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CD 553 Neuro 2
Terms in this set (59)
T/F Patients with highly localized brain injuries usually have deficits of basic processes in addition to higher level impairments such as language and abstract thinking, while patients with diffuse brain injury of large amounts of neural tissue usually only present with deficits of basic impairments.
basic responses to stimulation
maintained attention over a period of time
attention maintained during instances of competing stimuli
attending to two activities concurrently
_____ is an individual's readiness to respond over long intervals, while _____ is an individual's rapidly changing response to stimulation.
tonic alertness, phasic alertness
_____ is typically assessed with cancellation tasks, while _____ is assessed with strings of auditory/visual stimuli.
selective attention, sustained attention
T/F Memory is an independent function which can be easily differentiated from processes of attention, communication, and executive function.
limited capacity; information decays after a few seconds
space in which immediate products of cognitive processes are stored
lasting store of information
memory for past experiences/events/info
memory for what we know about things
memory for past events that are specific to a time/location
organized knowledge of the world/gained knowledge
knowledge of how to perform behavioral routines learned in the past
A patient with Alzheimer's disease presents with memory loss. The patient's wife reports that he is very confused and disoriented. He cannot recall his name or location. However, he is still able to play the piano, which he has played since a child. Playing the piano is an example of what type of memory?
T/F Standard tests of cognition and communication are sensitive enough to determine level of impairment for executive function.
A patient presents for a speech evaluation following a tight-hemisphere stroke. He is impulsive and speaks out of turn. During the evaluation, he frequently makes inappropriate comments, and seems unaware that they are not appropriate. Deficits of what cognitive function are most likely the cause for such behavior? Which lobe of the brain is most likely affected?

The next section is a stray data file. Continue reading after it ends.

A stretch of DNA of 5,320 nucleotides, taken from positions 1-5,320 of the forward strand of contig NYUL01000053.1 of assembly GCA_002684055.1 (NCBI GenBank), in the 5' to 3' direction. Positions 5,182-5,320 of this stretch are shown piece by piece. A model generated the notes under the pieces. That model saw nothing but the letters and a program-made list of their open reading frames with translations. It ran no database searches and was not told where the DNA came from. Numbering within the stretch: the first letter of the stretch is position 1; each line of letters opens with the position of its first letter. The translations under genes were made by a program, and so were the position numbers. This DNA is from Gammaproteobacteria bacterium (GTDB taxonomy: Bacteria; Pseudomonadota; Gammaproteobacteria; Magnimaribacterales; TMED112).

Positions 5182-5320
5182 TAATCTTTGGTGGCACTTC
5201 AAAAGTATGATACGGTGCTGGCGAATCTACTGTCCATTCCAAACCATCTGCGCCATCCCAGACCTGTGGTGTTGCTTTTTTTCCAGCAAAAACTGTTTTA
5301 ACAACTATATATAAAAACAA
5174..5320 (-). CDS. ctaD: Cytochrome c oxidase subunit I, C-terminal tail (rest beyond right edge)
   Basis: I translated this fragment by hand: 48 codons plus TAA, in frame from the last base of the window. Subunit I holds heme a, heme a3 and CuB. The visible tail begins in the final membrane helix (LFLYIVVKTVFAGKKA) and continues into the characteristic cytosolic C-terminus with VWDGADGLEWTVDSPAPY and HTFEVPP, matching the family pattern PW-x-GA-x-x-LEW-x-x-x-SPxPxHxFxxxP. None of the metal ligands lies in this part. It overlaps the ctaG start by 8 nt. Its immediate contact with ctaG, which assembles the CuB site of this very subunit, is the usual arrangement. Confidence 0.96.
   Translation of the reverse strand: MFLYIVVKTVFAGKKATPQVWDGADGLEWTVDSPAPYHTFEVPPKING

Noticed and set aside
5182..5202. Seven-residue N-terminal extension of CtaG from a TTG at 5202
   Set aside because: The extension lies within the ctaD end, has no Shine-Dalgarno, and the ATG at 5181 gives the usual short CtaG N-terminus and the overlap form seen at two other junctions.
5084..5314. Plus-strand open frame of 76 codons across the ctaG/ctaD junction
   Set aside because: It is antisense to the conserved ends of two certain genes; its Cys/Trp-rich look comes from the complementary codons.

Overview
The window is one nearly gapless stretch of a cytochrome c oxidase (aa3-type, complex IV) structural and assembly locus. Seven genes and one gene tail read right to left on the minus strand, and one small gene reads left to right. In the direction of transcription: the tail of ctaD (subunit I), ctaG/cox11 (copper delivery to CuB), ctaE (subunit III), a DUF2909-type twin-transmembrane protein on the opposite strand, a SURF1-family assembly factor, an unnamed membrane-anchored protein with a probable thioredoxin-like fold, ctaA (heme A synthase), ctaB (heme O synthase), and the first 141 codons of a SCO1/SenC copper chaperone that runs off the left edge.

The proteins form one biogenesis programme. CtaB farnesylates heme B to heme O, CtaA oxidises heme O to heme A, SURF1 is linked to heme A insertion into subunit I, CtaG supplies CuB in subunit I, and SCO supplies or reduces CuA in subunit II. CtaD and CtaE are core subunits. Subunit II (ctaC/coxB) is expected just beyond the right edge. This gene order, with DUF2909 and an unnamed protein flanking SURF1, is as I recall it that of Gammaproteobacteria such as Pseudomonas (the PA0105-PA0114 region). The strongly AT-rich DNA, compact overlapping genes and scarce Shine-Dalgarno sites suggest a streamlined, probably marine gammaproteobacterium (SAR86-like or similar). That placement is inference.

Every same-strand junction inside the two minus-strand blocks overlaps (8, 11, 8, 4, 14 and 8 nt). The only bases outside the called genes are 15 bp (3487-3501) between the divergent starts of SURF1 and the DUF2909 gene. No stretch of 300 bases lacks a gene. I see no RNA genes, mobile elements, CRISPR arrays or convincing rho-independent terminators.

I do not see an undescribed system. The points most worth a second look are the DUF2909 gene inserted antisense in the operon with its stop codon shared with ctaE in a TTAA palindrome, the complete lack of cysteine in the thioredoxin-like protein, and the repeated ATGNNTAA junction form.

executive function; frontal
T/F Adults with right hemisphere brain injury are highly aware of their limitations, succinct in their speech, understand abstract meaning, and easily pick up on pragmatic cues.
_____ impairment occurs when adults with RHD are unable to draw or copy geometric designs. _____ impairment occurs when individuals have difficulty orienting to extra personal space.
Arousal, vigilance, and orientation are all sub sections of what skill?
A patient presents to you with uniform fluency. However, you not slow and regular DDK and diminished pitch. Additionally, the patient has reduced stress. What is the most likely etiology?
Which of the following are appropriate sub tests for assessing RHD?
two-point tactile discrimination
reading and writing
lexical semantic tests
all of the above
The RICE-R scale is an assessment of which of the following:
all of the above
When treating pragmatic deficits in patients with RHD, which of the following is an appropriate way to establish a therapeutic baseline?
standardized pragmatic assessment
video sample conversation
both A and C
Which of the following is the best way to generalize treatment?
enlist the help of family members, friends and caregivers
Which of the following tests is the most sensitive in determining neglect?
three cancellation tests (bells, letters, stars)
You treat a patient for RHD. You ask them to draw a clock. Which of the following would you expect?
a clock face with numbers only on the right side
This test for patients with a TBI, is known for having a greater range of item difficulty than most tests for traumatically brain injured adults. It contains some items that non-brain injured adults are likely to find difficult. It contains 41 subtests divided among 5 sections of organization, perception and discrimination, organization, recall, and reasoning. What is the name of this test?
Attentional impairments are a universal consequence of TBI. Being able to shift attentional focus from one stimulus to another or form one aspect of a task or situation to another is known as _______. Being able to attend simultaneously to two aspects of a task, such as carrying on a conversation while driving an automobile in traffic is known as ______.
alternating attention, divided attention
T/F Of several patient-related variables, age is the most important predictor of outcome following traumatic brain injury. Older patients with TBI have higher mortality than younger patients.
T/F Traumatically brain injured patients at RLAS levels of VI, VII, and VIII speak fluently with normal speech rate and prosody, but they say more than is needed and stray from the topic.
T/F The most severe head injuries are physiologic injury to the brain without evidence of structural alteration or a "concussion".